Political Science Speaker Series Hits Home Runs!

Posted On May 25, 2017
Categories News

“This year’s Political Science Speaker Series was a tremendous success!” said Chair of Political Science Carrie Manning. Launched in the 2014-2015 academic year with Associate Professor Ryan E. Carlin coordinating, “the program is a valuable asset not only to graduate and undergraduate students, but also to faculty,” said Dr. Manning.

“Featuring an array of speakers representing diverse interests, backgrounds and geographic areas, the series keeps Georgia State University in broad conversations in the discipline,” said Dr. Carlin.

The series is designed to achieve several goals, including attracting scholars from all subfields — American politics, international relations, comparative politics and political theory — who are working at the cutting edge of our discipline.

“Also, the programs give faculty members who co-host a speaker the chance to get to know someone in their field who might serve as a future mentor, a collaborator, or just someone to add to one’s professional network,” said Dr. Carlin.

Graduate Student Benefits

Each speaker engages with our grad students in a hands-on way. Sometimes the speaker will do a second talk based on a research method. Other times a round-table discussion about professional issues will take place. Some speakers may participate in an on-going graduate seminar that matches their expertise.

Top Research Programs

  • Jamie Monogan from the University of Georgia discussed his paper recently published in the American Journal of Political Science, Gone with the Wind: Federalism and the Strategic Location of Air Polluters, in his research talk. Graduate talk: Visualizing Data.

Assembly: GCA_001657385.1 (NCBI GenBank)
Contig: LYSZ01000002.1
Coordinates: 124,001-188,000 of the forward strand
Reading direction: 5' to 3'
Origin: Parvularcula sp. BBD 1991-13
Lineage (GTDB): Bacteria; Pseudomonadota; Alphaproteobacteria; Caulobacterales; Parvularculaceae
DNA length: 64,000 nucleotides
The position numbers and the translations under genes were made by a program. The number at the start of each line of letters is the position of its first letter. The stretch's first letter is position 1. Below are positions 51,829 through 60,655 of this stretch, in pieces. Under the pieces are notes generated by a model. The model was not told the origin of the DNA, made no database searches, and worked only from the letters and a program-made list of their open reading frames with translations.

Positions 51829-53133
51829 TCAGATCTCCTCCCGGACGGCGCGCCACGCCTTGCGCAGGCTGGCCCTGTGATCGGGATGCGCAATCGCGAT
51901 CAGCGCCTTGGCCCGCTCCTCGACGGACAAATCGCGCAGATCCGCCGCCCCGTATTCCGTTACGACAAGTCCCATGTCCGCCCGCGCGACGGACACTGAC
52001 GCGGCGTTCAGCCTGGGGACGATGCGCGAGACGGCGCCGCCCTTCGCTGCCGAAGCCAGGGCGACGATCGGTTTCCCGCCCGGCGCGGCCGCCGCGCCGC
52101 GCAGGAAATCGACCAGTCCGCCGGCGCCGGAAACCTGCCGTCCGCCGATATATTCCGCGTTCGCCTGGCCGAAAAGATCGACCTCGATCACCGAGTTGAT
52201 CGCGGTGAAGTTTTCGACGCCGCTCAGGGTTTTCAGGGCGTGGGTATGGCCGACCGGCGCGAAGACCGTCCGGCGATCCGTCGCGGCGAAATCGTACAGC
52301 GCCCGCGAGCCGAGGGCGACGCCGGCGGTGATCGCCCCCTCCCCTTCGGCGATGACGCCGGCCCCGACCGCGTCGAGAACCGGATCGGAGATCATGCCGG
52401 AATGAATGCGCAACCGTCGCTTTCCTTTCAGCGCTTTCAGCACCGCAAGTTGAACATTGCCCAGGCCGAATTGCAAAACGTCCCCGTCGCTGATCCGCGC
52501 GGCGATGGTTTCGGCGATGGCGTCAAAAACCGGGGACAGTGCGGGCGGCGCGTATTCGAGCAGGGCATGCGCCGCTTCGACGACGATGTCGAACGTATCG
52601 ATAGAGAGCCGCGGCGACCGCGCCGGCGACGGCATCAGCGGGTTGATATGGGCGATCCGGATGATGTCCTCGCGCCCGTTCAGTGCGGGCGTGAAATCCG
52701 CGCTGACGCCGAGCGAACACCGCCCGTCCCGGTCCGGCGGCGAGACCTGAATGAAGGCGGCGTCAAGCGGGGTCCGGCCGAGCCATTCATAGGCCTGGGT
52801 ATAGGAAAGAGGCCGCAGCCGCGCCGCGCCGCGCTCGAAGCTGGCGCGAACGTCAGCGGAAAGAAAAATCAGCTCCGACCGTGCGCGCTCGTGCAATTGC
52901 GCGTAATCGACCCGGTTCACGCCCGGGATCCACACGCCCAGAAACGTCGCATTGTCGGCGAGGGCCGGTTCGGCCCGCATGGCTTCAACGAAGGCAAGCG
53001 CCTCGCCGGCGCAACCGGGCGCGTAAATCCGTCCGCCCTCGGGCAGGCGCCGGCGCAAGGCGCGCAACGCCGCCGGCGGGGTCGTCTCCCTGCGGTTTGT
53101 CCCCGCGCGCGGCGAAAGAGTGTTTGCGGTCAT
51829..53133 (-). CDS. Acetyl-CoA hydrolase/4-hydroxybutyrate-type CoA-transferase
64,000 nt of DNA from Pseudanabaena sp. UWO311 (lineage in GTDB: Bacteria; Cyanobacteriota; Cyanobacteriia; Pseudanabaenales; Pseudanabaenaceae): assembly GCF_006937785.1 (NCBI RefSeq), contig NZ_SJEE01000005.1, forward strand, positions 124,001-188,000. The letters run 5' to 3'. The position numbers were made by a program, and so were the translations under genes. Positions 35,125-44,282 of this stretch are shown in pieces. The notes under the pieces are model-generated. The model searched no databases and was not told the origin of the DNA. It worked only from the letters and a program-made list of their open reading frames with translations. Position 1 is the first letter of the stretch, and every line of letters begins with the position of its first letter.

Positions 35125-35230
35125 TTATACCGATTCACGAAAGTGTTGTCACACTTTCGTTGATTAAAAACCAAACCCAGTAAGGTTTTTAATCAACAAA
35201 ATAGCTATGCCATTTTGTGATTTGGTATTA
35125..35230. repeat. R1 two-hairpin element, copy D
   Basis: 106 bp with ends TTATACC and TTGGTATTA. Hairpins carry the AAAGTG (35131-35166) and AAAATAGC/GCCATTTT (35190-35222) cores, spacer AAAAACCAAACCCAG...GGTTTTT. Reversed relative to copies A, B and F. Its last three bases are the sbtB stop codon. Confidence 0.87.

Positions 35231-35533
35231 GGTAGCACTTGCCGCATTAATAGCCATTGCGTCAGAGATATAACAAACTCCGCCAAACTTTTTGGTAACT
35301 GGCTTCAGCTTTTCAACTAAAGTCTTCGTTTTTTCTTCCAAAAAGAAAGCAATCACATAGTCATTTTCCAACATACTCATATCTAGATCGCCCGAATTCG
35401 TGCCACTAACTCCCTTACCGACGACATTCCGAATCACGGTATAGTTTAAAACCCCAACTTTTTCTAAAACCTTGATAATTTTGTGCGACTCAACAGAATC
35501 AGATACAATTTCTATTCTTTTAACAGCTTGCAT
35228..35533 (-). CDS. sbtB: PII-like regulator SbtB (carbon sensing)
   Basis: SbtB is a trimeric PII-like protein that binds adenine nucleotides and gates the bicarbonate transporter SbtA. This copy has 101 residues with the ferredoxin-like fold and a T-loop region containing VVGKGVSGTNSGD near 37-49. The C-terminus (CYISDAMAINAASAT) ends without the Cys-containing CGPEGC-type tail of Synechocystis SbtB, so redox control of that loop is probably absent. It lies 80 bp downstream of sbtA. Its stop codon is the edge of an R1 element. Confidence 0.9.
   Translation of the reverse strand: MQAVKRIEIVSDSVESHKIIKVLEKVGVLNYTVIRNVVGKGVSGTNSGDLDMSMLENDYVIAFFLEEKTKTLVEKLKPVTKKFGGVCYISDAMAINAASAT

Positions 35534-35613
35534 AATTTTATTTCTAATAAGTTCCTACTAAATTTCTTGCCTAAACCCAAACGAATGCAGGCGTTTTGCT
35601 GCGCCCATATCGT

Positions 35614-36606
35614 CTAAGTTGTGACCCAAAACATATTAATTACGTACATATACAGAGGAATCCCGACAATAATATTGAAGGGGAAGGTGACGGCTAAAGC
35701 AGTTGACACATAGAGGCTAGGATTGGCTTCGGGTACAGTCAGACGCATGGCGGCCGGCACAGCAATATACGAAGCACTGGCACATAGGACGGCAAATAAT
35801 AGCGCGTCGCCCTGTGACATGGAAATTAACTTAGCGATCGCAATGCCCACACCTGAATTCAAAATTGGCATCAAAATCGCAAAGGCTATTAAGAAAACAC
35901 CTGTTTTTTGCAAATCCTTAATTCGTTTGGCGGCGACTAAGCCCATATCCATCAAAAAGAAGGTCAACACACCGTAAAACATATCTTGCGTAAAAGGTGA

•  Maria Escobar-Lemmon from Texas A&M University, whose research cuts across a lot of areas, including comparative political institutions, international norms, gender and political economy. Research talk: Diffusing Equality? International Influences on Women’s Appointment to High Courts; Graduate talk: Fieldwork with Judicial Elites.
  •  Ray Block from the University of Wisconsin-LaCrosse whose work deals with the rule of law, race, public opinion and social media. Research talk: Race, Law Enforcement and Public Opinion: How Polling Practices Reflect Contemporary Debates. Graduate talk: Professional Development & the National Faculty Success Program.

Top Graduate Student Programs

  • Lee Walker from the University of North Texas talked about NSF Dissertation Grants.
  • Amanda Driscoll from Florida State University presented an Introduction to Text Analysis & Web-scraping Techniques.
  • John Ishiyama from the University of North Texas, APSR, former editor-in-chief of the American Political Science Review, discussed Getting Published in Top Journals that was a hit with both graduate students and faculty.

Other Programs

  • Charles Finnochiaro from the University of South Carolina whose research talk was On the Emergence of the Modern Congress. His graduate interaction was an informal lunch discussion with five graduate students.
  • Nathan Jensen from George Washington University who spoke on Electoral Institutions & Electoral Cycles in Economic Development in his research talk. His graduate talk was on Publishing the Dissertation.
  • Cyanne Loyle from Indiana University spoke on the research topic of Justice during Armed Conflict: Understanding Government and Rebel Judicial Strategy. Her graduate talk was on Fieldwork and Mixed Method Approaches: An Application to Research-related Trauma in Conflict Studies.
  • Ryan Bakker from the University of Georgia spoke on the research topic of Testing the Cross-national Comparability of Party Positions in Europe Using Anchoring Vignettes. His graduate talk addressed the important tool of Measurement presented in POLS 8800 Elements of Research.

“I’m looking forward to coordinating next year’s POLSSS and to continuing the tradition of bringing speakers to Political Science who share their expertise and knowledge, benefiting graduate and undergraduate students and faculty while heightening the visibility of Political Science and GSU,” said Dr. Carlin.